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TERMS: The Difference Between Dyes and Pigments

Jun 25, 2016 | Expert's Corner | 0 comments

The difference between a dye and a pigment is that dye dissolves in a liquid and pigment doesn’t. Therefore, dye doesn’t settle in a can or jar, but pigment does and has to be stirred back into suspension before using.

Dyes are available in powder and liquid form. If in powder form, you have to dissolve the dye in the appropriate liquid—usually water, alcohol or acetone. Instructions will tell you which. In liquid form, dyes are available concentrated (for you to thin), and already thinned with the appropriate liquid.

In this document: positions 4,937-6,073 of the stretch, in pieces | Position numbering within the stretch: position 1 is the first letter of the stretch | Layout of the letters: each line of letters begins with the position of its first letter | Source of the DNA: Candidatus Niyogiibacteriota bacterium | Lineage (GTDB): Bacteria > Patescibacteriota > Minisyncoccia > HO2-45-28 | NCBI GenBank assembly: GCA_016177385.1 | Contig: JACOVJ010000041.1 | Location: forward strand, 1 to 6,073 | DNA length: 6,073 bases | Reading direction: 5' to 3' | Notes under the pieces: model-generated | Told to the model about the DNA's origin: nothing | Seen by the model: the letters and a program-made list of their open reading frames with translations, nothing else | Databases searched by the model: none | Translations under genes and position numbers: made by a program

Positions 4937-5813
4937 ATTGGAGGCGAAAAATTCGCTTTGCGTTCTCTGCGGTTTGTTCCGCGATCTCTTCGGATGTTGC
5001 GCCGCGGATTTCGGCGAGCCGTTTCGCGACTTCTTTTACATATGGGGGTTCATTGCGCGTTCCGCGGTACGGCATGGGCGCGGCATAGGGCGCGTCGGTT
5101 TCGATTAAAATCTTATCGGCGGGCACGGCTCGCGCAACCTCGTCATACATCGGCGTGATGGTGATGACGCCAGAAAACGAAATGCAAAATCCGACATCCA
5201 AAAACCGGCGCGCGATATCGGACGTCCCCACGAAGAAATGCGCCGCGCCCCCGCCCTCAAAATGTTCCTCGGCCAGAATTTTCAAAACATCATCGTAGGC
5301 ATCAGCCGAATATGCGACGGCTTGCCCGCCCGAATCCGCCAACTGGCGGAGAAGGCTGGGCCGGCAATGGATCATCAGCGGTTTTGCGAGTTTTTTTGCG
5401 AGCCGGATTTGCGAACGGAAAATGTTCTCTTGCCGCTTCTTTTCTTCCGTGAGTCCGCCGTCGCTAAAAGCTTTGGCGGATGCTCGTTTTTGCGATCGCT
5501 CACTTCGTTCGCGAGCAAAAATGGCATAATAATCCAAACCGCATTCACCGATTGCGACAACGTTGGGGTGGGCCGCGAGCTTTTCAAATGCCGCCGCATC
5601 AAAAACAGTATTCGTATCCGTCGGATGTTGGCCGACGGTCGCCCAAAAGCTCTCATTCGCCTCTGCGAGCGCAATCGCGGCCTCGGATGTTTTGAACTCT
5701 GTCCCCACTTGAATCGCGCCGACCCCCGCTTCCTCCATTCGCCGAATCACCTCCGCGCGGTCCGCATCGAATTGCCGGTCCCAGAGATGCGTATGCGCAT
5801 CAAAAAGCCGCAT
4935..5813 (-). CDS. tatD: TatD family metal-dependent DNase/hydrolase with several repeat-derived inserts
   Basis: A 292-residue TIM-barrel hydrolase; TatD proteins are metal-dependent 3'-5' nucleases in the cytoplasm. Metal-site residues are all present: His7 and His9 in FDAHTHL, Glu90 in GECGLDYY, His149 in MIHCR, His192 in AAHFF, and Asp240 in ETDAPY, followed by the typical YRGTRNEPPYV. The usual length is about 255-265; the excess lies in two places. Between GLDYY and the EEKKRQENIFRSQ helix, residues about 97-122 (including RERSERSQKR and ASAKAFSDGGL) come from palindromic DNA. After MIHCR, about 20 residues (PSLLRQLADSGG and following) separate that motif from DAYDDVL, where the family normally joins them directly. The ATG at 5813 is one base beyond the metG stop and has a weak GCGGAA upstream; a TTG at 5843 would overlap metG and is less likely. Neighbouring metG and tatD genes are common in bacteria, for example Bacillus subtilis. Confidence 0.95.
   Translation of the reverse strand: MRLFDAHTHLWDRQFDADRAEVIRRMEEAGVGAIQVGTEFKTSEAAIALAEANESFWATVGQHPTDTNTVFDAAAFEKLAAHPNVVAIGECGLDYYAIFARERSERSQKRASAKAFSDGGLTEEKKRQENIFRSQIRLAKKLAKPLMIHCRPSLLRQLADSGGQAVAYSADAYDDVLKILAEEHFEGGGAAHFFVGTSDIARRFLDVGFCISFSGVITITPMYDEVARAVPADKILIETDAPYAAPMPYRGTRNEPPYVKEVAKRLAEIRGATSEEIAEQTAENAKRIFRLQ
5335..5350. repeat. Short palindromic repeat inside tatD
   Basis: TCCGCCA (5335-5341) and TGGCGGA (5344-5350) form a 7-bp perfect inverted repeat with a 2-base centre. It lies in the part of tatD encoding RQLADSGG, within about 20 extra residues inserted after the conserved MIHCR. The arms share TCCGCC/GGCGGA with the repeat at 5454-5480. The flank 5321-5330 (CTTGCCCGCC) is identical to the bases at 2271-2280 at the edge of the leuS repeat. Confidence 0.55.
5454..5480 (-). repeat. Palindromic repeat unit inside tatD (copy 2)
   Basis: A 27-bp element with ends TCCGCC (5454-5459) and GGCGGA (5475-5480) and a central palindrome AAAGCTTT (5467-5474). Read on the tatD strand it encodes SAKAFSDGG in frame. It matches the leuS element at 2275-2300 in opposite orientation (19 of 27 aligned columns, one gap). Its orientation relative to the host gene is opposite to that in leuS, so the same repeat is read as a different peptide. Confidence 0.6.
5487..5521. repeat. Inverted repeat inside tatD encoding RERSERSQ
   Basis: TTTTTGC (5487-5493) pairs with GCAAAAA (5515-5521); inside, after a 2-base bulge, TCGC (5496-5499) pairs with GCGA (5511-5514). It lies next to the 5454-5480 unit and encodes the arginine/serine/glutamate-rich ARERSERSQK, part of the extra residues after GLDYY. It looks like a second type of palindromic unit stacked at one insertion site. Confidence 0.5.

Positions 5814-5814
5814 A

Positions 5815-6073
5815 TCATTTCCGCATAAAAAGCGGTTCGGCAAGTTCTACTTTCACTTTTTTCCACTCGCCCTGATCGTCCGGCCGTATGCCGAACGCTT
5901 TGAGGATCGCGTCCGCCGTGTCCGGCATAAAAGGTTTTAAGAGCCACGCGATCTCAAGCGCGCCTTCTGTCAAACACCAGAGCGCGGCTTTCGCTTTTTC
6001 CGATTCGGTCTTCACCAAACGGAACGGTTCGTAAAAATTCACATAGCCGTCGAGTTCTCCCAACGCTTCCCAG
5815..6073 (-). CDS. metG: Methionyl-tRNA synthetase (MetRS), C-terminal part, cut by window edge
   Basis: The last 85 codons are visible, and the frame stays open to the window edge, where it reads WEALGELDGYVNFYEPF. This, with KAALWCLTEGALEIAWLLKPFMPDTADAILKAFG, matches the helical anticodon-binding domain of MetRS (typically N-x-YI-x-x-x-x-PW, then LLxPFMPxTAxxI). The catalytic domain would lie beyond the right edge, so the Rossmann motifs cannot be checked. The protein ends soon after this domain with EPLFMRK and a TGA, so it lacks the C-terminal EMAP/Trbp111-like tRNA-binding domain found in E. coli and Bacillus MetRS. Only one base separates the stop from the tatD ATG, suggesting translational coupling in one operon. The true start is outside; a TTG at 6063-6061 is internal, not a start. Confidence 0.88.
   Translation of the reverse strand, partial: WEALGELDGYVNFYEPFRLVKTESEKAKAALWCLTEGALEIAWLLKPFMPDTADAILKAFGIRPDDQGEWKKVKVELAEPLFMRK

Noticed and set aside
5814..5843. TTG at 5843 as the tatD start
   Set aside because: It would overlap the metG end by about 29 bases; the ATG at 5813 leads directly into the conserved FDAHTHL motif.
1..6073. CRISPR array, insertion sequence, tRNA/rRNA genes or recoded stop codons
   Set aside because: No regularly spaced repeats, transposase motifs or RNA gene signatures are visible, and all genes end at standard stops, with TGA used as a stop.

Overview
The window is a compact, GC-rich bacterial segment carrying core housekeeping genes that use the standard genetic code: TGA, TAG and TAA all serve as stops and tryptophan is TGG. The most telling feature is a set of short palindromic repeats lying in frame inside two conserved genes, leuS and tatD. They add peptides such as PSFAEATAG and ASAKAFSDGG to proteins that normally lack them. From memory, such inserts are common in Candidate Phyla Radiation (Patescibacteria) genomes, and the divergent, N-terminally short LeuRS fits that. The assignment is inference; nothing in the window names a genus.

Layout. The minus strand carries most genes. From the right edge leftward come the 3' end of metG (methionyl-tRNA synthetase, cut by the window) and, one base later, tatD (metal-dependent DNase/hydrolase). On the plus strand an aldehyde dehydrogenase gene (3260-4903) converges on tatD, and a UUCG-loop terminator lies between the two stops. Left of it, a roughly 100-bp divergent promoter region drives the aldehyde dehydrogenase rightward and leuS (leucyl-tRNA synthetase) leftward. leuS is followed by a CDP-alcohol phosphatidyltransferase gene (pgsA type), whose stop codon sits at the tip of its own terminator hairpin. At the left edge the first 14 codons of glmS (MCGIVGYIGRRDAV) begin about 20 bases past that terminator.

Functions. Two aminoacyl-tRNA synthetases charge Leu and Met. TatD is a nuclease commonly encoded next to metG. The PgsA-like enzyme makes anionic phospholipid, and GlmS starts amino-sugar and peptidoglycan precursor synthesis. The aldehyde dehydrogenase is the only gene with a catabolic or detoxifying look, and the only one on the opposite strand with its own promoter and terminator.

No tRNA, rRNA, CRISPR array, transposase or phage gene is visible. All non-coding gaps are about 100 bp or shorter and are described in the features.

What makes dyes and pigments confusing is that they can be used together in a stain, and they often are in common off-the-shelf stains available in paint stores and home centers.

This doesn’t cause any problem for application, and it doesn’t make much difference for appearance. But you need to be aware that the dye part of a stain can bleach out in sunlight, leaving only the pigment part remaining. This will almost always change the appearance of the stain on the wood quite noticeably.